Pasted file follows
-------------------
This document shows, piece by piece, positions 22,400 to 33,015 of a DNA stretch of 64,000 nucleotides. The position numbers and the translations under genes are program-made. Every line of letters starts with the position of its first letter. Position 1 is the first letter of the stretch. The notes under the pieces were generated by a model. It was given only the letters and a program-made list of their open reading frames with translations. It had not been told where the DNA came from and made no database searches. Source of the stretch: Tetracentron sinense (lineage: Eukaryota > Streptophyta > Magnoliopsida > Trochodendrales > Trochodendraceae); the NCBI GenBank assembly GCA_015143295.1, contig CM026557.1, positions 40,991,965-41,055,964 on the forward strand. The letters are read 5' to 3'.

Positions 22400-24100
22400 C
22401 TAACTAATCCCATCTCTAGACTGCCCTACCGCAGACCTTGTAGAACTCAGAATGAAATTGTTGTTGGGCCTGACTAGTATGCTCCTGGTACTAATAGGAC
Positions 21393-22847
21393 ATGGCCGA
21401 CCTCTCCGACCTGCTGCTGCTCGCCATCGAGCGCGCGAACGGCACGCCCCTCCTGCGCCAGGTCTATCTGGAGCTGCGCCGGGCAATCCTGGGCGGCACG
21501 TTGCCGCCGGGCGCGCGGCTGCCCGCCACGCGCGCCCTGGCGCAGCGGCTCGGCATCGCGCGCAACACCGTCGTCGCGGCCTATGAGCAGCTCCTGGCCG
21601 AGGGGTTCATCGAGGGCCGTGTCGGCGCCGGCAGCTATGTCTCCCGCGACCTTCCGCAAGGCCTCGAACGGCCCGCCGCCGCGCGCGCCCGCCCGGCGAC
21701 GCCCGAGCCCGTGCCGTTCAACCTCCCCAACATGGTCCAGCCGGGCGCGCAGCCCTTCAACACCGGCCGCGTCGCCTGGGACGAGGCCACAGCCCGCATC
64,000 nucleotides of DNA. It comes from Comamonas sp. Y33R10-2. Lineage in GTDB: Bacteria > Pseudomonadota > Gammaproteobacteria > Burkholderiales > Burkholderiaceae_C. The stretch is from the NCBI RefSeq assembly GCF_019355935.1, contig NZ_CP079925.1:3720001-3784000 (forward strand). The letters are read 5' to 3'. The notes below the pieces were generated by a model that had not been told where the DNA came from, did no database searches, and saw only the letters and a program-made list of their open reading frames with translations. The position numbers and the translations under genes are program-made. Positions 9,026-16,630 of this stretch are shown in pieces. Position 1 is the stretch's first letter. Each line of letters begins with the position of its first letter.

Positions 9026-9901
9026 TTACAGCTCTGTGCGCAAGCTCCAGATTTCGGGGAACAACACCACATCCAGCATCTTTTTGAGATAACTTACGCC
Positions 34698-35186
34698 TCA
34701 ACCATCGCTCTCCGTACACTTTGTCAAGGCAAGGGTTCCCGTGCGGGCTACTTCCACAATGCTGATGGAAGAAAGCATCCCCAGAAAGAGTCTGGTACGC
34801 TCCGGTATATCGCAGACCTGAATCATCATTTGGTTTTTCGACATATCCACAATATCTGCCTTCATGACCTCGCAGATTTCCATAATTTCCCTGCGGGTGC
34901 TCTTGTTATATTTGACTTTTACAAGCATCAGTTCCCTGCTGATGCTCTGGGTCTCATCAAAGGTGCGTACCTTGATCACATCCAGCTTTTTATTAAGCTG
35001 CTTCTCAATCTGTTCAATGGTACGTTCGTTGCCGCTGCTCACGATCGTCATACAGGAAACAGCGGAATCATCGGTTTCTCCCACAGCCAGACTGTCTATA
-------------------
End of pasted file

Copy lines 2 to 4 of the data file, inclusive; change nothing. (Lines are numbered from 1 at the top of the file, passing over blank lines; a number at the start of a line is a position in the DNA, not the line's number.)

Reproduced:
Positions 22400-24100
22400 C
22401 TAACTAATCCCATCTCTAGACTGCCCTACCGCAGACCTTGTAGAACTCAGAATGAAATTGTTGTTGGGCCTGACTAGTATGCTCCTGGTACTAATAGGAC